The 1951 DAY THE EARTH STOOD STILL (along with Howard Hawks’ THE THING FROM ANOTHER WORLD) is one of the films that launched the lucrative sci-fiboom of the 1950s, an era when alien invaders, over-sized insects, radioactive dinosaurs, and malformed mutants replaced vampires, werewolves, zombies, and mummies as the monsters of choice; however, DAY stands apart from those films. Although clearly science fiction, the story’s roots lie more in message-movie melodramas; the original DAY is a serious effort about a serious subject. As director Robert Wise noted in the bonus features for a previous DVD release, the plot of the film is specifically designed to lead up to the scene wherein the alien Klatuu (Michael Rennie) openly states the film’s message to an assembly of scientists and by extension to the audience as well. That message  (about the need for international cooperation in a world where nuclear power provides the posibilty of worldwide destruction) resonated deeply in 1951, but it was very much of its era.

Keanu Reeves with director Scott Derickson.
Keanu Reeves with director Scott Derrickson.

In the new millennium, which is haunted by fewer nightmares about Mutually Assured Destruction, International Terrorism and Global Warming are more relevant boogey-men. How, then, to reimagine the old storyline for modern audiences? At a recent press junket to promote the film’s release on Friday, December 12, director Derrickson said that he was proud of combing two elements in the film : “retro” and contemporary. He looked at the original, decided what were the essential elements that had to be retained and that fans would expect to see, and made sure they made it into the film, while omitting others that seemed irrelevent in the current social and political context. At the same time, he made sure that the new DAY supplied the sort of “tent-pole” filmmaking that would appeal to contemporary viewers looking for an exciting, action-packed science-fiction film.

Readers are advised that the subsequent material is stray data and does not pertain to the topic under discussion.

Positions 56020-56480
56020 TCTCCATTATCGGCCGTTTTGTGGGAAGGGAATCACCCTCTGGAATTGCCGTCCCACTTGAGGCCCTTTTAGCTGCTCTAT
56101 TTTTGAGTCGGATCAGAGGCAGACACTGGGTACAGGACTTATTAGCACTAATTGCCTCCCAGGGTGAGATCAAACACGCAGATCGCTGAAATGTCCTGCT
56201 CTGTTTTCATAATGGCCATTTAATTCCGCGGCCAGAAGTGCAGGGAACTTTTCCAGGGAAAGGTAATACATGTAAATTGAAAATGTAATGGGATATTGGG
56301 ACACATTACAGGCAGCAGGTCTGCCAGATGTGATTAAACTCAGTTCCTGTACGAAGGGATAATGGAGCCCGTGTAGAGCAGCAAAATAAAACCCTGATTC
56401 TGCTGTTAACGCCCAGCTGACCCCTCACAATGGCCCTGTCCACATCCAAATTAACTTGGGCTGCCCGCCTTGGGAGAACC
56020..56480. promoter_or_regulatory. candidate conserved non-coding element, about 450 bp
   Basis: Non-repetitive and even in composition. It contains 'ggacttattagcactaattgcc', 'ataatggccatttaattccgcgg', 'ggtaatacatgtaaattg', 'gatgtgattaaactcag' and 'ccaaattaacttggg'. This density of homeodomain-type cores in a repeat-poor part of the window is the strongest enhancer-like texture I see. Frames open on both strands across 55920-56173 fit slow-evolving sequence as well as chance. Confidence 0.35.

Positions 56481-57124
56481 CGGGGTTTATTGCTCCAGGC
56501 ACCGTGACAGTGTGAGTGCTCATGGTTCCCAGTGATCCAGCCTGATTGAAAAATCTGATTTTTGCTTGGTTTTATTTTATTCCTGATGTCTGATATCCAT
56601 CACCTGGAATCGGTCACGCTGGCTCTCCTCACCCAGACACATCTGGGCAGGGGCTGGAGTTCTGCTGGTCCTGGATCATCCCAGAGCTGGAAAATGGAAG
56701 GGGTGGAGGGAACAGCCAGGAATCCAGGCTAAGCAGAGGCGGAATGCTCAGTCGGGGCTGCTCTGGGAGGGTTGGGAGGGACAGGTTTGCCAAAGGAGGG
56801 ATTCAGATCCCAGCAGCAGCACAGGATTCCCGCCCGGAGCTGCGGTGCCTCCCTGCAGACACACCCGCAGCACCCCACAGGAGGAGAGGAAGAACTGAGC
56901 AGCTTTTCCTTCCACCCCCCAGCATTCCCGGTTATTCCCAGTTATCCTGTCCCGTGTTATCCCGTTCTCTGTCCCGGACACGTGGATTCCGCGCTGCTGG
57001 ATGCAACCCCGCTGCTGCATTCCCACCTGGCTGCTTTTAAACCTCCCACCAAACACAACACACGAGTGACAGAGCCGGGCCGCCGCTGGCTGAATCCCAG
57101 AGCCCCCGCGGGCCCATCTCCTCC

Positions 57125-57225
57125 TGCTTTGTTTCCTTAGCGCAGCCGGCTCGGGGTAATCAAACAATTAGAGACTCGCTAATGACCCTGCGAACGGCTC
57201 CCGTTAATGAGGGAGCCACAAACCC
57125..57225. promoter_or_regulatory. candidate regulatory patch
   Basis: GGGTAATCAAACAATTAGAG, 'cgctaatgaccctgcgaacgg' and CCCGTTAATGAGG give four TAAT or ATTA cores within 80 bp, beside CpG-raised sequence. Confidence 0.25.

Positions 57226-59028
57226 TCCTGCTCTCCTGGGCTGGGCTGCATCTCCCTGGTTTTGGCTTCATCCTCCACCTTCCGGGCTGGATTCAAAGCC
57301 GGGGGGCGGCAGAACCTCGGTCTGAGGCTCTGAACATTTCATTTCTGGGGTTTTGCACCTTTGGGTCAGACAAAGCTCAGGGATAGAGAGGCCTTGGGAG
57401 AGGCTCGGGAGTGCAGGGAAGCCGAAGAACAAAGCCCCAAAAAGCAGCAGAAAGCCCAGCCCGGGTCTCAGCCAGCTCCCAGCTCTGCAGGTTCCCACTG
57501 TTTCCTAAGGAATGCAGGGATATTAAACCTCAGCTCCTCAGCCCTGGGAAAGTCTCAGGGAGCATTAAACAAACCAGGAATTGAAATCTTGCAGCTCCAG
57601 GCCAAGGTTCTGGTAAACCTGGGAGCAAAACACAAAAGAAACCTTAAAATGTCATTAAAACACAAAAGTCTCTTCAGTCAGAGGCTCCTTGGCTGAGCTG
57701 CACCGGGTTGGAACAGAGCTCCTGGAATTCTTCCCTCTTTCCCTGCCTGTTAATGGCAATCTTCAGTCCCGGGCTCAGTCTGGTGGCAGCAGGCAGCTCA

One crucial element that made the 57-year jump from the 1951 version to the 2008 remake was the iconic line “Klatuu Barad Nikto” – the alien command that prevents the unstoppable robot Gort from unleashing destruction upon Earth. Actor Reeves stated that he was surprised not to find that line in the script when he first read it, but he and the director ensured that it made it into the final film (although it’s during a loud scene where some viewers may miss it). To enhance the impact, several techniques were used, including having Reeves memorize and pronounce the words backwards, which were then reversed to put them in the right order. The final mix overlays this double-reverse upon a take of Reeves reading the line in the usual order. (UPDATE: Although the line is in the film, it is buried in the mix beneath a ton of sound effects: to a casual viewer it may be apparent that the alien Klatuu is speaking in his native language to Gort; only fans will recognize, just barely, the specific words.)